Raised in the former Soviet Union, and the Bronx, New York City, Regina Spektor has always found creative and powerful ways to incorporate the eccentricity of her cultural roots into her music. She has combined her distinctive New York accent with verses sung in Russian, interludes inspired by the Hava Nagila, and literary allusions from William Shakespeare to Boris Pasternak to The Bible.
Yet with her latest release, Remember Us to Life, it appears that Regina’s American naturalisation has finally been completed; the record weeps superficiality and sickly-sweetness. At times it is closer to the soundtrack of a Disney film than an indie-pop album. The production is primarily to blame: the orchestral backing is over-sentimental and over-used, while the vocal recording is vapid and lacking Regina’s usual edge. Particularly heart-breaking is a contrast with the rawness of her earliest endeavours, the self-recorded Songs and 11:11, which threw into stark relief the pure virtuosity and creativity of this unique artist.
The song-writing itself is also disappointing at times. Spektor’s once poetic and startlingly original lyric-writing has become somewhat predictable and over-simplistic; her approach seems to be heading more towards pop and ballads. The catchy 2012 album, What We Saw from the Cheap Seats and her most renowned release of late, the Orange is the New Black theme-tune, ‘You’ve Got Time’ have both suggested the quirky artist’s transition to the mainstream.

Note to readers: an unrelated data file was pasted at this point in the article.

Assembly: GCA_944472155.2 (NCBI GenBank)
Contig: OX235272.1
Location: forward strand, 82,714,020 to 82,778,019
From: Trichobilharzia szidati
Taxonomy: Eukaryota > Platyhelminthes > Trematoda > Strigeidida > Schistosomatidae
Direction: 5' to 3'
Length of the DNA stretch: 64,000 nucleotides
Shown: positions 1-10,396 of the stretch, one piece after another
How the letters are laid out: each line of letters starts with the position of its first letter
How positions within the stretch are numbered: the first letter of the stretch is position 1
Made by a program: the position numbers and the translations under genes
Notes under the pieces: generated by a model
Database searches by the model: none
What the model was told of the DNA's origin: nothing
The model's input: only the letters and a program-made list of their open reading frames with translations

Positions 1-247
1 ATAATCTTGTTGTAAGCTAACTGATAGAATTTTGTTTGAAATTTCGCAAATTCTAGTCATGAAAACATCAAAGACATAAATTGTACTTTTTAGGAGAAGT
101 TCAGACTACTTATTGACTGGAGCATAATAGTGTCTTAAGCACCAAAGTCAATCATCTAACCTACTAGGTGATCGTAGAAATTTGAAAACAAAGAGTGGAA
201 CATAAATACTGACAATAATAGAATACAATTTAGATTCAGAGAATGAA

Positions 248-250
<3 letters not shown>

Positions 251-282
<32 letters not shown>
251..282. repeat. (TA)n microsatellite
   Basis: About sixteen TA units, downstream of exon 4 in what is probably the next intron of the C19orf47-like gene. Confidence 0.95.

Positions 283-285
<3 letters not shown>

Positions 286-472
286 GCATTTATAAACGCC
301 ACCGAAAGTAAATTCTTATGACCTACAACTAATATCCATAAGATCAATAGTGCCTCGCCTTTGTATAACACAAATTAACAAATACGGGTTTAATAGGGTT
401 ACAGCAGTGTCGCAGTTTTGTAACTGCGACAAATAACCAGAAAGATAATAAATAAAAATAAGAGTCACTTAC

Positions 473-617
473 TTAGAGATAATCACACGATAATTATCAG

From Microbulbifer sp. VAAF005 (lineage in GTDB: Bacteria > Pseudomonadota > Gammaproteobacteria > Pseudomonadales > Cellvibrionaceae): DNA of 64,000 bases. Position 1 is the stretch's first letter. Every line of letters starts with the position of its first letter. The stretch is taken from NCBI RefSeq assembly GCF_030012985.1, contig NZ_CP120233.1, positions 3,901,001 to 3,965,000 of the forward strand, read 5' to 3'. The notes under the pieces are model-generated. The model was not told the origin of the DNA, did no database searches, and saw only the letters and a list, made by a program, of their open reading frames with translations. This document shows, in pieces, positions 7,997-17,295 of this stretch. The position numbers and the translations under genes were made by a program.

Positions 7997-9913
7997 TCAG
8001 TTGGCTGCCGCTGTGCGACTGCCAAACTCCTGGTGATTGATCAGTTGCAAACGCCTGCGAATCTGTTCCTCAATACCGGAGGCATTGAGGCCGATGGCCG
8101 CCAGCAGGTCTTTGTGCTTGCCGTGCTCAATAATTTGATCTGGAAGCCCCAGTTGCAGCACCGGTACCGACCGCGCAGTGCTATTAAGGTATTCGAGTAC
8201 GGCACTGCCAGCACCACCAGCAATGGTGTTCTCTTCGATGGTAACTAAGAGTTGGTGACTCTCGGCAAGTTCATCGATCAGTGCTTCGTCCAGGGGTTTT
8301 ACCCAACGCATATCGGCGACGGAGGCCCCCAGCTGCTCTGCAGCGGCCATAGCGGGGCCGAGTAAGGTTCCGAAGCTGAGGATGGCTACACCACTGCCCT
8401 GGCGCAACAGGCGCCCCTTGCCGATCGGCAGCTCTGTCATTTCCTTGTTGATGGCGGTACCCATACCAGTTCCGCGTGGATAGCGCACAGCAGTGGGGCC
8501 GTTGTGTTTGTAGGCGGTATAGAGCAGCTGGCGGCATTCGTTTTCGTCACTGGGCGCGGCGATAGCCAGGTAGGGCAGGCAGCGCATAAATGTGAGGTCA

‘The Trapper and the Furrier’ is the best song on the album: it is musically unorthodox, profound, and most reminiscent of Spektor’s earlier tracks. The gasping voice laments: “What a strange, strange world we live in…those who don’t have lose, those who got get given more”. A terrifying story of inequality and the dominance of corporations, it is punctuated with pounding piano bass notes and swirling, sinister strings. Yet even the more convincing tracks sound overproduced and lack spontaneity.
Give us Regina Spektor. Just her voice and her mind with a piano and a microphone. The disappointment of Remember Us to Life is really a testament to her talent. No matter how big the studio, how many musicians there are, how much money is poured in, true musical brilliance is always better in the rawness and roughness: it cannot be crafted.
Photo: Rock Cellar Magazine